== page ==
The Polikarpov Po-2 (also U-2, for its initial uchebnyy role as a flight instruction aircraft) served as a general-purpose Sovietbiplane, nicknamed Kukuruznik (Russian: Кукурузник, from Russian "kukuruza" (кукуруза) for maize; thus, "maize duster" or "crop duster"),[N 1] NATO reporting name "Mule". The reliable, uncomplicated concept of the Po-2's design made it an ideal training aircraft, as well as doubling as a low-cost ground attack, aerial reconnaissance, psychological warfare and liaison aircraft during war, proving to be one of the most versatile light combat types to be built in the Soviet Union. As of 1978 it remained in production for a longer period of time than any other Soviet-era aircraft.
It is one of the most produced aircraft, and may be the most produced biplane with production possibly as many as 30,000 Po-2s built between 1928 and 1959. However, production figures for Polikarpov U-2 and Po-2 bombers and trainers combined are between 20,000 and 30,000. with production ending as early as 1952. Correct figures are hard to obtain since low-rate production by small repair shops and air clubs likely continued until 1959.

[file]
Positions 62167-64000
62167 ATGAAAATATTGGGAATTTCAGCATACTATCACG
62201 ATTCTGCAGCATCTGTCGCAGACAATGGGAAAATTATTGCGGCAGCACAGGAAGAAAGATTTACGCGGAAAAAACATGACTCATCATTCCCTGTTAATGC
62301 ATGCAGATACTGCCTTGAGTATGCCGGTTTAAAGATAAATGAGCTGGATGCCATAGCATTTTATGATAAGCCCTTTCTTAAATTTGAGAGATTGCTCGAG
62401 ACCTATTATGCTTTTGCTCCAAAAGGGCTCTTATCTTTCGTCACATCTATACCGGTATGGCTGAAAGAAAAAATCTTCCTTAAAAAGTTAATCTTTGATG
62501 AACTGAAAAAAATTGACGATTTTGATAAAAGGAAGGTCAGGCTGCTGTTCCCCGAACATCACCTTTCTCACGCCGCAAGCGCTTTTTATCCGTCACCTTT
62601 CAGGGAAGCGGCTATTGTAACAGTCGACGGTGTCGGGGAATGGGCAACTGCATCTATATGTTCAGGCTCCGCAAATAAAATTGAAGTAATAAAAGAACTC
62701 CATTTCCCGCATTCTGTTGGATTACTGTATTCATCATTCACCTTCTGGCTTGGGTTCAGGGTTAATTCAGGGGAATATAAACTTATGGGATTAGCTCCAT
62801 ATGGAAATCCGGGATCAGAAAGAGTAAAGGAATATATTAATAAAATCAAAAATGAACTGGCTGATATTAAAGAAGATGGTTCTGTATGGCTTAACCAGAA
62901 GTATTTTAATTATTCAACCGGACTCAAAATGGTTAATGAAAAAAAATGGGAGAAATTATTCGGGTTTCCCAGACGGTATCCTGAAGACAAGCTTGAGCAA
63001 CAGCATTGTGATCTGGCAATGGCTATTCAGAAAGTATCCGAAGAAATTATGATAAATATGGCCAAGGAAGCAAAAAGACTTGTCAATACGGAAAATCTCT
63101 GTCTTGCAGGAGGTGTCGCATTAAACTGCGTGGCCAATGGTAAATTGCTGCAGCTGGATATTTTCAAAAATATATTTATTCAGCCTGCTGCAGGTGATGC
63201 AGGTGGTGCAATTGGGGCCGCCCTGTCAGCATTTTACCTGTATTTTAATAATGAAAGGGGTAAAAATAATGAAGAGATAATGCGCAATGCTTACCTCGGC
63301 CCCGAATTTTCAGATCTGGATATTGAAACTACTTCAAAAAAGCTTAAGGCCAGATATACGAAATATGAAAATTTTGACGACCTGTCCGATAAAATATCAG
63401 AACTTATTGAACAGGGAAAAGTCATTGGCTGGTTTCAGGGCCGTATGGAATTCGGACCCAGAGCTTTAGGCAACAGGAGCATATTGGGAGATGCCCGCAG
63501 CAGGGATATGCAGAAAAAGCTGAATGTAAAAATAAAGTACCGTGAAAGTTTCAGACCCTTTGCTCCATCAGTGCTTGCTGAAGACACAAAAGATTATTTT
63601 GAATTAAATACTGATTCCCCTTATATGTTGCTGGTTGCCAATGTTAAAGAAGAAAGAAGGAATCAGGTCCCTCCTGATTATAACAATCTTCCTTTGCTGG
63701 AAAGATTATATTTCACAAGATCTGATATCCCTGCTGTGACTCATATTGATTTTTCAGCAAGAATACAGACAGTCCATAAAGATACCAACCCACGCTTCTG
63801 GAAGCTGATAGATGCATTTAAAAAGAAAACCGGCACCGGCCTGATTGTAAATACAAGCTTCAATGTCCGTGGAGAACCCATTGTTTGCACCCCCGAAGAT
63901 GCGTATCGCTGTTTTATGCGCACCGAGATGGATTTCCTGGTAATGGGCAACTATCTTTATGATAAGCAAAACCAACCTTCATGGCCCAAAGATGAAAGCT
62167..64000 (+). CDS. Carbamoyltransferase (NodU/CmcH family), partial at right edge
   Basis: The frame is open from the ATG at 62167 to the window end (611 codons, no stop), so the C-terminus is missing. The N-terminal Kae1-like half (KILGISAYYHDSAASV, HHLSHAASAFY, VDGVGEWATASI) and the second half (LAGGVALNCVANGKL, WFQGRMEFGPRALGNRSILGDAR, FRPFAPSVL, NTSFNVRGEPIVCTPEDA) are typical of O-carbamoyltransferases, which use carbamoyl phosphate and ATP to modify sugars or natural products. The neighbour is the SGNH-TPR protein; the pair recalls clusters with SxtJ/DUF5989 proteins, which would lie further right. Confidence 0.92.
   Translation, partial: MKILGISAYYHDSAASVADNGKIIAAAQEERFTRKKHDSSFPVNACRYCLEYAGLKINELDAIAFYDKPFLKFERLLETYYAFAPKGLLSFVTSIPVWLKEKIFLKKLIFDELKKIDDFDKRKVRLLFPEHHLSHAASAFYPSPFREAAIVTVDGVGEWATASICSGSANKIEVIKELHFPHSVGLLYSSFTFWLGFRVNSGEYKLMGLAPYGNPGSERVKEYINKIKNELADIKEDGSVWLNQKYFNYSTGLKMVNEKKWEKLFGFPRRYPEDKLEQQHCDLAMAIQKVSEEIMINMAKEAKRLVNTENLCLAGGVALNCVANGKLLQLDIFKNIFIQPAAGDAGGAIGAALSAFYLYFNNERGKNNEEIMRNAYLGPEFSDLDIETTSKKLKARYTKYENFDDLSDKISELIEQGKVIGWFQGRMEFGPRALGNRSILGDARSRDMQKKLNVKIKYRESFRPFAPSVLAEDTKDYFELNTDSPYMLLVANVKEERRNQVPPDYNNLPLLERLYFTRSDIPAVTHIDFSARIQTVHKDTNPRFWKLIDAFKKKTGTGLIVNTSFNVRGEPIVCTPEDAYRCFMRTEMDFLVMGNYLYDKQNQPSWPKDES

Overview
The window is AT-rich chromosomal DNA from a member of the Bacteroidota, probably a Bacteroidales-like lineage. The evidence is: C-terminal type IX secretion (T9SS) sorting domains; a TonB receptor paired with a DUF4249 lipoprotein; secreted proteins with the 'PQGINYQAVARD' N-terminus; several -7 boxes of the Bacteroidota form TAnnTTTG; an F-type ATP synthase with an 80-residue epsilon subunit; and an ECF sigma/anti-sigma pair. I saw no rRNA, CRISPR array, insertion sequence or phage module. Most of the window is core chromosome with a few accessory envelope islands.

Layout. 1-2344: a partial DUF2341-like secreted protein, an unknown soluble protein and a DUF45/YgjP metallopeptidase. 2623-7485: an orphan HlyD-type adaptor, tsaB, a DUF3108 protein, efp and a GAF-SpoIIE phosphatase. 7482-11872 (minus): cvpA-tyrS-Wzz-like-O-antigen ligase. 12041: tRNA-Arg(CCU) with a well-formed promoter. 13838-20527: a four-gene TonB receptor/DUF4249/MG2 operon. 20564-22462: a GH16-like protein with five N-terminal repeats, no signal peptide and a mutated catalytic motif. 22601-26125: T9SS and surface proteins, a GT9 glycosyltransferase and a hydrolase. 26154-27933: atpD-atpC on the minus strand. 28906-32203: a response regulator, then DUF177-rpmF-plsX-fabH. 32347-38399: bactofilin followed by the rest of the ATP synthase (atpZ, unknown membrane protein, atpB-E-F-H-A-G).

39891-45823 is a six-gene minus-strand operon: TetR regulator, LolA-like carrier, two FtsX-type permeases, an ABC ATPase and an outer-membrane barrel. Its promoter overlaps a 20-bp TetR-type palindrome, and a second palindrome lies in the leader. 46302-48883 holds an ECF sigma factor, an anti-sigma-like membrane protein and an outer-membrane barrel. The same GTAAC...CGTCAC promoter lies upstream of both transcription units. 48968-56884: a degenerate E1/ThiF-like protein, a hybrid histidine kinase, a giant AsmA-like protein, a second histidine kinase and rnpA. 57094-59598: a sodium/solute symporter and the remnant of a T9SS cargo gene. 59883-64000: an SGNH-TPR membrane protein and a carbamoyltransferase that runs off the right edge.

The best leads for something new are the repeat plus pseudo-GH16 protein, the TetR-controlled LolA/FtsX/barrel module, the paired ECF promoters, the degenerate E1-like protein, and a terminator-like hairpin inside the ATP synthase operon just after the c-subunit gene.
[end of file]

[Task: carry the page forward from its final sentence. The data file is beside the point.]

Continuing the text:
The aircraft was designed by Nikolai Polikarpov to replace the U-1 trainer (a copy of the British Avro 504), itself known as Avrushka to the Soviets. Its name was changed to Po-2 in 1944, after Polikarpov's death, according to the then-new Soviet naming system, usually using the first two letters of the designer's family name, or the Soviet government-established design bureau that created it.
The prototype of the U-2, powered by a 74 kW (99 hp) Shvetsov M-11 air-cooled five-cylinder radial engine, first flew on 7 January 1928 piloted by M.M. Gromov. Aircraft from the preproduction series were tested at the end of 1928 and serial production started in 1929 in Factory number 23 in Leningrad. Production in the Soviet Union ended in 1953, but license-built CSS-13s were still produced in Poland until 1959.